However, with over 600,000 people coming in to the UK last year and Net migration (Increase in population once those leaving has been subtracted from those arriving) at 298,000, a City the size of Hull, then the sheer numbers have turned a positive in our society in to a negative.

Homes in HayesMy Labour opponent made the housing crisis a big issue during the campaign in Hayes but how can this be tackled when 469,843 migrants in the last 10 years have been allocated either council or housing association property? (Source – National Census). He spoke of building more houses to address the problem, but the pledge of 200,000 new properties in 5 years would not even keep up with the demand from new arrivals, let alone help those already here and struggling on the lengthening waiting lists.

Such a massive increase in population also affects schools places, transport and the environment as well as the housing and NHS as already pointed out.

Then we have the other problem – Our inability to control who is allowed in, which seemed to generate some hostility towards me from a small section of the audience.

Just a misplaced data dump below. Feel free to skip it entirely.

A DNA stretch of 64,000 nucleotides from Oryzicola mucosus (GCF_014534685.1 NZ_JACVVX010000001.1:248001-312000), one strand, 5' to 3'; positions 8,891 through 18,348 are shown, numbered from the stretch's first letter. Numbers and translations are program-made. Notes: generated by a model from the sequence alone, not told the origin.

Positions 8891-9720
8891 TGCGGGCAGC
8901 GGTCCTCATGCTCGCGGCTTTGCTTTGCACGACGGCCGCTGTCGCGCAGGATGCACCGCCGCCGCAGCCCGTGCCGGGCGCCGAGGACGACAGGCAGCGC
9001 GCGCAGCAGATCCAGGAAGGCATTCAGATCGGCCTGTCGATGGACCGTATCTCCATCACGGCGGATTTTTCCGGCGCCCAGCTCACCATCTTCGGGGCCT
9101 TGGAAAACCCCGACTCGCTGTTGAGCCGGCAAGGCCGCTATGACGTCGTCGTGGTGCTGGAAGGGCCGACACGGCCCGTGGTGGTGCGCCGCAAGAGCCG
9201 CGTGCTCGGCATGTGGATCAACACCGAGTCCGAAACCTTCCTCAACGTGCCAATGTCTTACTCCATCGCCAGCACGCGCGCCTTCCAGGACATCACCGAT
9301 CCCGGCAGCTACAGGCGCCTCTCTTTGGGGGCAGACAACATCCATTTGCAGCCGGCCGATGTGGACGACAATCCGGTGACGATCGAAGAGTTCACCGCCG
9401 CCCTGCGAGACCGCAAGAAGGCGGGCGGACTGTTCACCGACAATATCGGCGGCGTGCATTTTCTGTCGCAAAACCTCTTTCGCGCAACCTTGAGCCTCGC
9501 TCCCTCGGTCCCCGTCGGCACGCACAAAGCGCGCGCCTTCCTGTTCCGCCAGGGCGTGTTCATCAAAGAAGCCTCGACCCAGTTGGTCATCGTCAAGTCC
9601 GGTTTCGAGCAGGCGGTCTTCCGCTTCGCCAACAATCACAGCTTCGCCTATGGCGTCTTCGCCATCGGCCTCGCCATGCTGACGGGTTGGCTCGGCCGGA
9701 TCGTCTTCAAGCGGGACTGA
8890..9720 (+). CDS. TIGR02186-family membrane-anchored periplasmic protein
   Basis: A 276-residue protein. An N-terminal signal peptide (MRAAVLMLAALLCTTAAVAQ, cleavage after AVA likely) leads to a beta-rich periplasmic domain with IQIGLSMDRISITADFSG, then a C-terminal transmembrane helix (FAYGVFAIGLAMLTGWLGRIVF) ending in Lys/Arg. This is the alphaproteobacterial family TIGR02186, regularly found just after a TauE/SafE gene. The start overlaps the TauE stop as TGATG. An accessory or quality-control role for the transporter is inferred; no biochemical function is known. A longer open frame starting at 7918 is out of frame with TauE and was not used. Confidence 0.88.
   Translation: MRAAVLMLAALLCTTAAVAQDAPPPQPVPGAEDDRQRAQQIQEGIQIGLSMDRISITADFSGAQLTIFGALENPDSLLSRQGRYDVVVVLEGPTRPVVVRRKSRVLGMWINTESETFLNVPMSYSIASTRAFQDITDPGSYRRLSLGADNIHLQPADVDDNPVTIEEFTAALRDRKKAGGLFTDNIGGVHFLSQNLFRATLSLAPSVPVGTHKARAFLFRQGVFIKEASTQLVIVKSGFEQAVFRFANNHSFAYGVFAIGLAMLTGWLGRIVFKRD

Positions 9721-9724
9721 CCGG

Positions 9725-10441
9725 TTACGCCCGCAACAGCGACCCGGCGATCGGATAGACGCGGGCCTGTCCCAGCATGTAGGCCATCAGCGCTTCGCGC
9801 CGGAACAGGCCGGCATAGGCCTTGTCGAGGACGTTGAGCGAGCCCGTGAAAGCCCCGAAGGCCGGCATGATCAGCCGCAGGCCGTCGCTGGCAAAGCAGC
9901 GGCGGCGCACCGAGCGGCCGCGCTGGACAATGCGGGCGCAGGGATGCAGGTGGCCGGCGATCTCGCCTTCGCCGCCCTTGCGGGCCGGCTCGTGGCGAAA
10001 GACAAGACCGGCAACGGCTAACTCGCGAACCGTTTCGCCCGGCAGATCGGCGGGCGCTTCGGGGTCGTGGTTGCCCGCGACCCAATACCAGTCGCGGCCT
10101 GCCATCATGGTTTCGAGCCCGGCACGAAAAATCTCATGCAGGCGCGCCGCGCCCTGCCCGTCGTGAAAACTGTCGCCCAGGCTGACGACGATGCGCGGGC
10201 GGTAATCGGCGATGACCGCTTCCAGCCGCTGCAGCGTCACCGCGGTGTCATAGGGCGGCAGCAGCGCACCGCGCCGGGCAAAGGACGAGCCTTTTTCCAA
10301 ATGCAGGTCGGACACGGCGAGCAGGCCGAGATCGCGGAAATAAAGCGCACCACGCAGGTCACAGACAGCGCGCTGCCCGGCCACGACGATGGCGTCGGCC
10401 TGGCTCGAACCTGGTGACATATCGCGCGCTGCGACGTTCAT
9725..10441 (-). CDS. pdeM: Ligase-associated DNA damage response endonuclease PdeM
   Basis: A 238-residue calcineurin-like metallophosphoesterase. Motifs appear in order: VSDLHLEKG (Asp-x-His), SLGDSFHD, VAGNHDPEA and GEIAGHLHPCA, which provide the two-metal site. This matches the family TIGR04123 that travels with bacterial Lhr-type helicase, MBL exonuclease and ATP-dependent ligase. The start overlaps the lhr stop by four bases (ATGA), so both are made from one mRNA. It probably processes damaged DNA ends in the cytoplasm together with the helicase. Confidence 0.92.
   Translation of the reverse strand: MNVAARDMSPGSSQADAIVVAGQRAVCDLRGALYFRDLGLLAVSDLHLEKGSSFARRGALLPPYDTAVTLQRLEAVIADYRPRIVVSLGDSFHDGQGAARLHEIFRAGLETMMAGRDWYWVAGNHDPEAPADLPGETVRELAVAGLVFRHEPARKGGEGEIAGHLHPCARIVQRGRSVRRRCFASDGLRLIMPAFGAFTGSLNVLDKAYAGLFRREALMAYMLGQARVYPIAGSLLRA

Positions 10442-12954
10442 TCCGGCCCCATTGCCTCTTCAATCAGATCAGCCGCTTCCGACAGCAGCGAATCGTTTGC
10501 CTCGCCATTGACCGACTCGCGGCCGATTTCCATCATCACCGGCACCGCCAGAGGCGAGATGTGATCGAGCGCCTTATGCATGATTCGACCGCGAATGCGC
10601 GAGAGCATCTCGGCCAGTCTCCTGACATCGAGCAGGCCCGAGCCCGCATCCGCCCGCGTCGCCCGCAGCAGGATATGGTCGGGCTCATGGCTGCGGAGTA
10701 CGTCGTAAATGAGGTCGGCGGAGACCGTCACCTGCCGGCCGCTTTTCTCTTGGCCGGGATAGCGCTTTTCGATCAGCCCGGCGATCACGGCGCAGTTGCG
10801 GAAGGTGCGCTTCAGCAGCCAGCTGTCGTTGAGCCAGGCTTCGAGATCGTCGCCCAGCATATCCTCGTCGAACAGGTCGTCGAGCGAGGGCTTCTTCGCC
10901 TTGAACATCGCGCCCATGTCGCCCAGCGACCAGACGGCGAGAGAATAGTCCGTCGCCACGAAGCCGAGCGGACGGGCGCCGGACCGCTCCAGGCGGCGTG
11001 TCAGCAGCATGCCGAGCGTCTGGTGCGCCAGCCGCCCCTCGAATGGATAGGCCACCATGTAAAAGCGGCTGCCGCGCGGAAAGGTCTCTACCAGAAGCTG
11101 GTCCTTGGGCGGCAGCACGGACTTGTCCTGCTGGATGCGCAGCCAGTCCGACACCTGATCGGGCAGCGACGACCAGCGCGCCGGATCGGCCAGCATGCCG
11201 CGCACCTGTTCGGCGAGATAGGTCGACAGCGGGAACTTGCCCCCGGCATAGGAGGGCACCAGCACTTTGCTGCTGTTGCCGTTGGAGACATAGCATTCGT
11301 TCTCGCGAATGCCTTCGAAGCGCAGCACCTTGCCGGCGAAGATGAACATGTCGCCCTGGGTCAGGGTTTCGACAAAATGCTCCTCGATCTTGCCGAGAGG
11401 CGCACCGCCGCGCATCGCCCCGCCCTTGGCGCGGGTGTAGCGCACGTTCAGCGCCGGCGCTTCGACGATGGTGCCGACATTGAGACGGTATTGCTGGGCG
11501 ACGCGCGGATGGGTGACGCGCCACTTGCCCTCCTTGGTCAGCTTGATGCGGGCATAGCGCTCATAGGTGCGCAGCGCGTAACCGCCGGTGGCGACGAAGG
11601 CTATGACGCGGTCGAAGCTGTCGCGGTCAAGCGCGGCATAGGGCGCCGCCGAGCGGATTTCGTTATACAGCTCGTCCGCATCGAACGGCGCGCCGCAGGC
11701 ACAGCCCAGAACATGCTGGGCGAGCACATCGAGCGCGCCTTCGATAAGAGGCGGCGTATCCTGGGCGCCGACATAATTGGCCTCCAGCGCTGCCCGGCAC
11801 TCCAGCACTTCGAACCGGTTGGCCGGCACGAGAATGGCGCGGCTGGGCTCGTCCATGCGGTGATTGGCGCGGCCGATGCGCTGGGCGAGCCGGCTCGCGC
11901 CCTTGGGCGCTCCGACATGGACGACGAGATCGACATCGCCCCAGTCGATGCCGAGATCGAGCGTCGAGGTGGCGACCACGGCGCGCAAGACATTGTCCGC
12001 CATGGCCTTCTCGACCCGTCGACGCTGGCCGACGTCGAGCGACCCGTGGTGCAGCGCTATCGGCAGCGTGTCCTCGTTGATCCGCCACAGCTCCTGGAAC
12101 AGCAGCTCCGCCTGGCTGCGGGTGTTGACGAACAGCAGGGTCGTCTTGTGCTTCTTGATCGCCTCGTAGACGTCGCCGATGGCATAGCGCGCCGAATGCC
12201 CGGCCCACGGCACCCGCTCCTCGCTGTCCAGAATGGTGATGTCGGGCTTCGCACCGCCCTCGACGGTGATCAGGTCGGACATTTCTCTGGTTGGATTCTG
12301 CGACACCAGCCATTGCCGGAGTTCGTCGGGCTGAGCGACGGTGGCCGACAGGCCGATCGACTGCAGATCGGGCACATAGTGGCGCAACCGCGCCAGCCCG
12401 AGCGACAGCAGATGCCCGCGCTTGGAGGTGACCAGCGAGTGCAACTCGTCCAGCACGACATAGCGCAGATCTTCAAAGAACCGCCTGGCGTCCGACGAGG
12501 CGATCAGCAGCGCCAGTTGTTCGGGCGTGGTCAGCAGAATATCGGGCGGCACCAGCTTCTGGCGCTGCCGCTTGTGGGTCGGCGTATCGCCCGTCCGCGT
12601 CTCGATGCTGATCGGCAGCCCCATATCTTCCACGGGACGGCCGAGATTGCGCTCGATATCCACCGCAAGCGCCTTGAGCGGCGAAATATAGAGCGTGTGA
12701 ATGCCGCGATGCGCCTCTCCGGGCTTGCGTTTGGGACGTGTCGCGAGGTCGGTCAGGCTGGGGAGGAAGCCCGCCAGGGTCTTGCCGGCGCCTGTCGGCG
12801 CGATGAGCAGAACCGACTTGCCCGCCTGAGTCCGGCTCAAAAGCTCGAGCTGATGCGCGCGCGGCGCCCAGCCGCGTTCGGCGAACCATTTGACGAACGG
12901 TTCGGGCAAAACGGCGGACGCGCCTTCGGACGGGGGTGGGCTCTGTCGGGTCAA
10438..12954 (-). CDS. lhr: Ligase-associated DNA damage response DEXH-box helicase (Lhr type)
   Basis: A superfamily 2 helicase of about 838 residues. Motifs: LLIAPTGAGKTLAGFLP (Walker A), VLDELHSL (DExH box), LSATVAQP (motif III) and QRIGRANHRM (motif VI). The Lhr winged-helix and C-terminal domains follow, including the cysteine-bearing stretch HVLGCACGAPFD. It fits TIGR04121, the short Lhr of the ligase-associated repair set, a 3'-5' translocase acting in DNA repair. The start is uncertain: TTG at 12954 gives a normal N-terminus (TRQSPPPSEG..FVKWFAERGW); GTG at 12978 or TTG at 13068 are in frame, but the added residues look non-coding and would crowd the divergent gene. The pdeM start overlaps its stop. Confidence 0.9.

But let us look at the facts – I have already pointed out that much needed skilled workers are being turned away purely because of an accident of birth ie they are from outside of the EU. Yet there are numerous cases of convicted criminals from inside of the EU being allowed to walk in to our country and there is nothing our government can do about it under the free movement regulations. On the night, I used the example of Alice Gross, murdered a few miles down the road by a migrant who had already been convicted in his own country of a similar offence and had served a prison sentence for the crime.

This seemed to provoke outrage amongst some but to me the real outrage is that we are barring people from our former Commonwealth countries who wish to come here and SAVE lives yet we allow all and sundry from inside the EU to come here and by not checking and rejecting those with dubious backgrounds it is COSTING lives.